Stories about Free Expression from April, 2017
"I have no choice but to go on hunger strike to restore my stolen freedom".
"A majority [of media workers in Hong Kong] have expressed an increasing pressure which results in deliberate self-censorship."
Kashmiris see more cuts to basic communications services, a Japanese artist gets fined for her 3D vagina art, and Thailand tells Facebookers to "unfollow" state critics.
"This is a ridiculous and oppressive order but I don't want any innocent people being targeted just because they follow my journalism," wrote former Reuters journalist Andrew MacGregor Marshall.
"There is no point in disputing your app store decision with respect to mainland China…but Hong Kong and Taiwan [...] operate under independent legal systems."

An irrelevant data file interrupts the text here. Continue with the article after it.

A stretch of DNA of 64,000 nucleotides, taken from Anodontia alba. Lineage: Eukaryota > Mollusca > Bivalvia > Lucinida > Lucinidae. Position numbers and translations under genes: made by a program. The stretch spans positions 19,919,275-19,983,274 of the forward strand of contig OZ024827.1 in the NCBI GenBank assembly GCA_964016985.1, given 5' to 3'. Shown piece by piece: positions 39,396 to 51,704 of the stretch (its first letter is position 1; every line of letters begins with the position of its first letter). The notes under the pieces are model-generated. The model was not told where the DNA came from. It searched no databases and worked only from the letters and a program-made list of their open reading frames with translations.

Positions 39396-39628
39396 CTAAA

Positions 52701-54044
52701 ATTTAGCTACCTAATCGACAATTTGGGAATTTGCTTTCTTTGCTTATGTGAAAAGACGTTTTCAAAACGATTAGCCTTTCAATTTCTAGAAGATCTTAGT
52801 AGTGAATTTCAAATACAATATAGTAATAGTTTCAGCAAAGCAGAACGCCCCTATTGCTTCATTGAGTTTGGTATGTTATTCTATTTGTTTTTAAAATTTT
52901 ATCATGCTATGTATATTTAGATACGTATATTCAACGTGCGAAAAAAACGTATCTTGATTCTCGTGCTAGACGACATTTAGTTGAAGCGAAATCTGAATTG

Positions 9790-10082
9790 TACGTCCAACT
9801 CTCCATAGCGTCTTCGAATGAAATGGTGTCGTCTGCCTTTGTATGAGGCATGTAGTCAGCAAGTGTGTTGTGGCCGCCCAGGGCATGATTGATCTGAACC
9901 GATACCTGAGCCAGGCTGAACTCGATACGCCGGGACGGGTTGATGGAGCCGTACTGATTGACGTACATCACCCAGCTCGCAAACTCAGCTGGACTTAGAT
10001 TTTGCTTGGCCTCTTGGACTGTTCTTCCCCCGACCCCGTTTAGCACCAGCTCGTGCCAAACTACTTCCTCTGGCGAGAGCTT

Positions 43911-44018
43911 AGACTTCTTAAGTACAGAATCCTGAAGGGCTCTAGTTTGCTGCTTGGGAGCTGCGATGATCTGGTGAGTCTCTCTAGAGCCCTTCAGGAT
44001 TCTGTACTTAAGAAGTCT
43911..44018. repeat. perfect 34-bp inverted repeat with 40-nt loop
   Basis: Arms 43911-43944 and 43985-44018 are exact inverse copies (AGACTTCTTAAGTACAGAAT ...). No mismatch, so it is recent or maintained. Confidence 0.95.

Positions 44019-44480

"As the war intensifies, and the number of armed groups and their influence in Iraq grows, the pressure on Iraqi journalists will increase.”
"Human rights violations don't have a time limit...Record for the future, when there will be democracy."
LiveJournal releases a new user agreement, revealing what steps it's taking to adjust to its new existence as a blogging platform in full compliance with Russia’s stifling Internet laws
Along with pro-opposition websites, some media rights groups saw a sharp decline in traffic on the evening of the election.
The poem was posted on Facebook on World Poetry Day — but its verses were not welcomed by everyone.
Judge Sergio Moro later reversed his decision, but the action highlighted the weakness of the legal protection mechanisms of citizen journalists in Brazil.